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Milwaukee Bucks pick up former lottery pick, ex-Lakers point guard Kendall Marshall off waivers

NBA: Los Angeles Lakers at Orlando Magic
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Jan 24, 2014; Orlando, FL, USA; Los Angeles Lakers point guard Kendall Marshall (12) against the Orlando Magic during the first quarter at Amway Center. (Kim Klement-USA TODAY Sports)

When the Los Angeles Lakers waived Kendall Marshall last Friday to clear his unguaranteed 2014-15 salary from the books, freeing up cap space with which to complete other signings, they hoped to be able to bring him back into the fold if he cleared waivers. The Milwaukee Bucks, however, had other ideas, swooping in over the weekend to make a waiver claim on the 22-year-old point guard and add him to new head coach Jason Kidd's backcourt mix.

The Bucks had plenty of money to spend, and will remain well under the 2014-15 salary cap of $63.065 million after being awarded Marshall's league-minimum salary; they've essentially bought a $1 scratch-off ticket in the hope of cashing out with some big-time, bargain-priced playmaking.

After becoming the all-time ACC single-season assist leader during his sophomore year at North Carolina, Marshall was selected 13th overall in the 2012 NBA draft by the Phoenix Suns. He struggled mightily as a rookie, leading Phoenix to send him down to the D-League and eventually include him in a package sent with Marcin Gortat to the Washington Wizards for cap space and a first-round draft pick; the Wizards promptly waived him, leaving Marshall out of the NBA less than a year after he'd made his debut. (When the Wizards wound up trading for a new backup point guard midway through the season, Marshall — owner of one of the league's worth-a-follow Twitter accounts — couldn't help but notice.)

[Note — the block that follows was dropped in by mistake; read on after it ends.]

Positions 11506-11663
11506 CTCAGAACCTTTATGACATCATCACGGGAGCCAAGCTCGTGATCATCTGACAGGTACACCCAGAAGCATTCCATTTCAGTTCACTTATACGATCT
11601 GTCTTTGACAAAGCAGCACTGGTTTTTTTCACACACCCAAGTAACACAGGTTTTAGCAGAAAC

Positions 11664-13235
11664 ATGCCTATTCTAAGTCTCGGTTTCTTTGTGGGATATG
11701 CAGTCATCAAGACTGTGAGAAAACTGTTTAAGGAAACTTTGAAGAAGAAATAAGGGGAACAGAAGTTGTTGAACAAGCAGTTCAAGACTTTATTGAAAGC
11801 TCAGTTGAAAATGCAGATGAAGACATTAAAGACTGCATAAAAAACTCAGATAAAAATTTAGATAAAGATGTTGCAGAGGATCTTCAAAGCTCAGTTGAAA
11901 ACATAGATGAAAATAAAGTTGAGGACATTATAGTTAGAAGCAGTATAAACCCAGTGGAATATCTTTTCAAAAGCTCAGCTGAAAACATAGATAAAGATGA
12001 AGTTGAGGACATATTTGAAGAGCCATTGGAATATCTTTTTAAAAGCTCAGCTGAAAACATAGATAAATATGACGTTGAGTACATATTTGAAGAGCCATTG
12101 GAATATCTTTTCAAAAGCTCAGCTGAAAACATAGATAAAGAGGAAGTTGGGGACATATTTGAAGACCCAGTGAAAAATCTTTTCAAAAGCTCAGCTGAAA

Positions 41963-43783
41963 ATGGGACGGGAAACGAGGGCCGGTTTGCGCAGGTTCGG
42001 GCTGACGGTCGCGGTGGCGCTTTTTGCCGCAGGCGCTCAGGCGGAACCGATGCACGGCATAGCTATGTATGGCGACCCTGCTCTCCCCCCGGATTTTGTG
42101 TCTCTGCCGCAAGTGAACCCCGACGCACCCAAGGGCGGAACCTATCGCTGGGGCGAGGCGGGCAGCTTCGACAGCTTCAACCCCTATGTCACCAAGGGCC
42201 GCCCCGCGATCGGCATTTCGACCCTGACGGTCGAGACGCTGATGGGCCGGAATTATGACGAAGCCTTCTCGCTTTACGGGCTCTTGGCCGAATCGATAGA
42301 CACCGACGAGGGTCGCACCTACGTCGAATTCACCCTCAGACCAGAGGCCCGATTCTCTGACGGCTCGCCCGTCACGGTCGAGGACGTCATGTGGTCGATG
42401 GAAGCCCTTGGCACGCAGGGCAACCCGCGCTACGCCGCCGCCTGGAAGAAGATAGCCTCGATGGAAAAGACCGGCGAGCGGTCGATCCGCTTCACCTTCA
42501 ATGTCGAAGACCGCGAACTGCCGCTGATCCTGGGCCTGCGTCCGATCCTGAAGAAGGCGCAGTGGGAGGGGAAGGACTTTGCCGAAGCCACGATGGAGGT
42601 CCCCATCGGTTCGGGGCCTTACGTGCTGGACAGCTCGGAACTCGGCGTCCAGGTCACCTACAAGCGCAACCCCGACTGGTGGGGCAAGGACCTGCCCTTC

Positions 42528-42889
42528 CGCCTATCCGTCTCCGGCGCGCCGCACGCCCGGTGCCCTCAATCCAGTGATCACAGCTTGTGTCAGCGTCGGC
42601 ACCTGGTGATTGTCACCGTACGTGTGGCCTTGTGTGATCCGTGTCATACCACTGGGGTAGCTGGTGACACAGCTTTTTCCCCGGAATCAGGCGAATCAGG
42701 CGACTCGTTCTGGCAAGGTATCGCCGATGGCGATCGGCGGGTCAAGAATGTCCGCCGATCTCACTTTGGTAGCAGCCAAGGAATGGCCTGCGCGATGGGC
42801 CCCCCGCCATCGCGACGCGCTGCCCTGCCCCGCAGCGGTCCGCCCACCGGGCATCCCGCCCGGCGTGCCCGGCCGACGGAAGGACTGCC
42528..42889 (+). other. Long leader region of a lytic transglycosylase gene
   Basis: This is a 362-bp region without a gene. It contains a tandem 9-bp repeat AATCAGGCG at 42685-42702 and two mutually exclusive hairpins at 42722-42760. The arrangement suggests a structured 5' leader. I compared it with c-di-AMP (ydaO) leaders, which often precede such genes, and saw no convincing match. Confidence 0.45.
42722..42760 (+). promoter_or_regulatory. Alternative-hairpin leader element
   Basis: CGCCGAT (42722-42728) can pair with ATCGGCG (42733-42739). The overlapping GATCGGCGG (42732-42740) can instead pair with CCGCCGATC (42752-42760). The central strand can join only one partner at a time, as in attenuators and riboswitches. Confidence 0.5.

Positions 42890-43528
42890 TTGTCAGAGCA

Marshall sought a fresh start to his pro career by way of a second D-League stint. After putting up strong numbers for the Delaware 87ers — 19.4 points and 9.6 assists in 37.6 minutes per game, 46.3 percent shooting from 3-point land — Marshall got a chance to run point for Mike D'Antoni's injury-decimated Lakers, and he made the most of his opportunity. (Never did get that Kobe follow, though.)

Despite making just 54 appearances and playing less than 1,600 minutes, Marshall finished 10th in the NBA in assists last season, dropping 477 dimes, 11 fewer than LeBron James. His 8.8 assists per game (in just 29 minutes per contest) would've ranked tied John Wall and Ty Lawson for the league's second-best mark behind superstar Chris Paul; he assisted on 44.3 percent of his teammates' baskets during his floor time, an assist percentage that, again, trailed only CP3. He was careful with the ball, too; among NBA point men, only Paul, Pablo Prigioni and Jose Calderon finished with better assist-to-turnover ratios than Marshall's 3.18-to-1 mark.

That elite playmaking, however, comes attached to some less desirable traits.

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Marshall can struggle at times defensively. (Justin Ford-USA TODAY Sports)

Marshall can struggle at times defensively. (Justin Ford-USA TODAY Sports)